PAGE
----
Annual mean temperature differences between the two datasets are generally minimal across the CONUS, except in regions of complex terrain, particularly the high terrain of the western United States. In these regions, the ensemble dataset has higher mean temperatures at high elevations and slightly lower mean temperatures at lower elevations than the Maurer dataset (Figs. 10f–h). This dichotomy is even more prevalent in DJF (Fig. 10i) than in JJA (Fig. 10j) or in the annual mean, with some mountain ranges having a DJF mean temperature up to 5 K higher than in the Maurer dataset. In most of the Intermountain West, the ensemble mean annual temperature is generally 1–3 K higher than the Maurer mean annual temperature.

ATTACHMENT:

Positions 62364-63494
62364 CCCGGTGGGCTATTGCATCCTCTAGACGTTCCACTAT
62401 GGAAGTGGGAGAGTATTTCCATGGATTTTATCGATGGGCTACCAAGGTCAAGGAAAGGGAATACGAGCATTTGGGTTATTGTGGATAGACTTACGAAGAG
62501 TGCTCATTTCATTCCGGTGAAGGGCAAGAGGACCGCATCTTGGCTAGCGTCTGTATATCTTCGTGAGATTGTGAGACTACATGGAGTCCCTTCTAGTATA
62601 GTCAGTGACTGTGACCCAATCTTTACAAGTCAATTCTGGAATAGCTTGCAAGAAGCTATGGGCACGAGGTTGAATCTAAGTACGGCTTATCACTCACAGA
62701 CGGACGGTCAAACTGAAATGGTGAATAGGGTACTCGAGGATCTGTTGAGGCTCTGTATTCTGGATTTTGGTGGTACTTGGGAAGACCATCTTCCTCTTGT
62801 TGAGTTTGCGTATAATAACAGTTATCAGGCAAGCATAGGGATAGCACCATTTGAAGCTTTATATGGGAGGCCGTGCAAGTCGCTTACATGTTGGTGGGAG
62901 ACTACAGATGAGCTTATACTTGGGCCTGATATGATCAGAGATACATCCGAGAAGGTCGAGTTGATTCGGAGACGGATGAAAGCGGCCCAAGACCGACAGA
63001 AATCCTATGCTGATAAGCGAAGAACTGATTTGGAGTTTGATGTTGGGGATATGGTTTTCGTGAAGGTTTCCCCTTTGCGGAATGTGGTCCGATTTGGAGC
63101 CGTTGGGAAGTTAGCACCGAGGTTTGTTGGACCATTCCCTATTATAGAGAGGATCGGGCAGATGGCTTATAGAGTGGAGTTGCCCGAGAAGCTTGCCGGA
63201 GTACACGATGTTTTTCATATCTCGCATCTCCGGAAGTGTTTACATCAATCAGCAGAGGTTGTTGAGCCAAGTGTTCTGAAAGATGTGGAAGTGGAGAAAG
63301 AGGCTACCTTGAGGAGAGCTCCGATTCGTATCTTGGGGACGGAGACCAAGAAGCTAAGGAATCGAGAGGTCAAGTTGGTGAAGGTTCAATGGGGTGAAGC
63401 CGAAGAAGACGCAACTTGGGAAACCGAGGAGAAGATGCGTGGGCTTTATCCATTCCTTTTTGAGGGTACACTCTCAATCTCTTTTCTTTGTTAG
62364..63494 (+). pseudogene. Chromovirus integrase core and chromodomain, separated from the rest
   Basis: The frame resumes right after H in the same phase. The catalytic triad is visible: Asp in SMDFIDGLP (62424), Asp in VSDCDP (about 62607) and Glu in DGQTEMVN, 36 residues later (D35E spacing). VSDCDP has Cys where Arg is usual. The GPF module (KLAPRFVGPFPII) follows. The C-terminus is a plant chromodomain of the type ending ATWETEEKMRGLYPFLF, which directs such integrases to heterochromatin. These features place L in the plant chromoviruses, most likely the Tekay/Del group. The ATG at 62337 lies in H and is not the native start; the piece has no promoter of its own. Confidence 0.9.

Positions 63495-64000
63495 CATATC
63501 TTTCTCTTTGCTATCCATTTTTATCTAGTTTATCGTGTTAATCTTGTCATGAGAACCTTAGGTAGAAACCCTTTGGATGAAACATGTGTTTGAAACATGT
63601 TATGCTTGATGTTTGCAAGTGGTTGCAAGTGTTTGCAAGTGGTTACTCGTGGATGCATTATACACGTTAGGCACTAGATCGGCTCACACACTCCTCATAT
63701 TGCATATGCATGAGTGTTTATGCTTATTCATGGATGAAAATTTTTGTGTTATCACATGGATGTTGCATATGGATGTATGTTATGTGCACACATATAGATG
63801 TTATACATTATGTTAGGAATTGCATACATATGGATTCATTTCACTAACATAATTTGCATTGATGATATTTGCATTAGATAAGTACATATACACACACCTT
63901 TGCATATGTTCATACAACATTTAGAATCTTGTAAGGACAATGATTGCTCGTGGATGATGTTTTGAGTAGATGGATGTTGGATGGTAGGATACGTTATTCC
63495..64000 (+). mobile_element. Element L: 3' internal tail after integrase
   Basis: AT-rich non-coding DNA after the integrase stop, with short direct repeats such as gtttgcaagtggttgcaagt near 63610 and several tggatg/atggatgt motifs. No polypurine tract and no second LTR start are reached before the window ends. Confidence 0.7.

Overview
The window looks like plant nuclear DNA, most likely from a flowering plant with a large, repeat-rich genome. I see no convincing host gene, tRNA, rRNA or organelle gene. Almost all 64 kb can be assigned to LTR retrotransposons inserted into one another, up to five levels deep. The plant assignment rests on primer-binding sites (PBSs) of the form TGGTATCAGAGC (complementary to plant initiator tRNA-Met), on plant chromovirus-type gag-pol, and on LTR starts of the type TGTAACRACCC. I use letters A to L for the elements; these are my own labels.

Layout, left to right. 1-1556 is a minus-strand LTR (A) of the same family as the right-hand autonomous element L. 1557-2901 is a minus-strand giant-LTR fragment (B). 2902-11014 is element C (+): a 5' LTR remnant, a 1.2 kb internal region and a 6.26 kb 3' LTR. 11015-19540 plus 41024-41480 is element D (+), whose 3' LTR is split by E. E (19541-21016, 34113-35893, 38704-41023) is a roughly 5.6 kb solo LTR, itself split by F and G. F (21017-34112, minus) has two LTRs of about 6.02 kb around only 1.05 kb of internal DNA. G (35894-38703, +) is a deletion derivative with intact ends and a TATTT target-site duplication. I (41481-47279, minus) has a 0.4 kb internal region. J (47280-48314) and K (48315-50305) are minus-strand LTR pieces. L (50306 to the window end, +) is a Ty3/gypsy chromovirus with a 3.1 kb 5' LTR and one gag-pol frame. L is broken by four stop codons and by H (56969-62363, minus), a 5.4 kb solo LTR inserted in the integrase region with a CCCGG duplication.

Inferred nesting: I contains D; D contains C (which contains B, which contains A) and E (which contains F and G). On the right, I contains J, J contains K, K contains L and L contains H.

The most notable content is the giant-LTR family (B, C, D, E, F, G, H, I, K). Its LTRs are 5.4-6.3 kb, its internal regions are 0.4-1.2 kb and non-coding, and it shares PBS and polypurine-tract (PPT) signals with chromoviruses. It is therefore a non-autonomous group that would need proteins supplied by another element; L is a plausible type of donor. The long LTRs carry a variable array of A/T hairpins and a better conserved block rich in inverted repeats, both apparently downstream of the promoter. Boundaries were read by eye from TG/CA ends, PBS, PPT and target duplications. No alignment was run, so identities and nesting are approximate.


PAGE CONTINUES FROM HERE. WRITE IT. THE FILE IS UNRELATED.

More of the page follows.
This agrees with Mizukami et al. (2014), who found that the Maurer dataset is consistently colder than NLDAS (which does use a constant temperature lapse rate, but incorporates temperature data from the NARR, which is a moderately high-resolution reanalysis product, Table 1), especially at higher elevations. The differences in temperatures in mountainous regions are due to the different treatments of the temperature lapse rate. Again, Maurer assumes a constant temperature lapse rate, whereas in the ensemble the lapse rate is determined from the input data and allowed to vary by day and grid cell (Table 1). This indicates that the −6.5 K Km−1 lapse rate is generally too large in the winter but more realistic in the summer (e.g., Stahl et al. 2006). Oyler et al. (2015) have shown there are temperature biases in SNOTEL data that can be traced to sensor changes in the network, especially in DJF, even after basic quality control, which may be enhancing the difference between the two methods in the Intermountain West. Since we have not homogenized the input datasets, this spurious trend (and others) will be present in the ensemble output; thus, it is not recommended to use this dataset for climate trend analysis.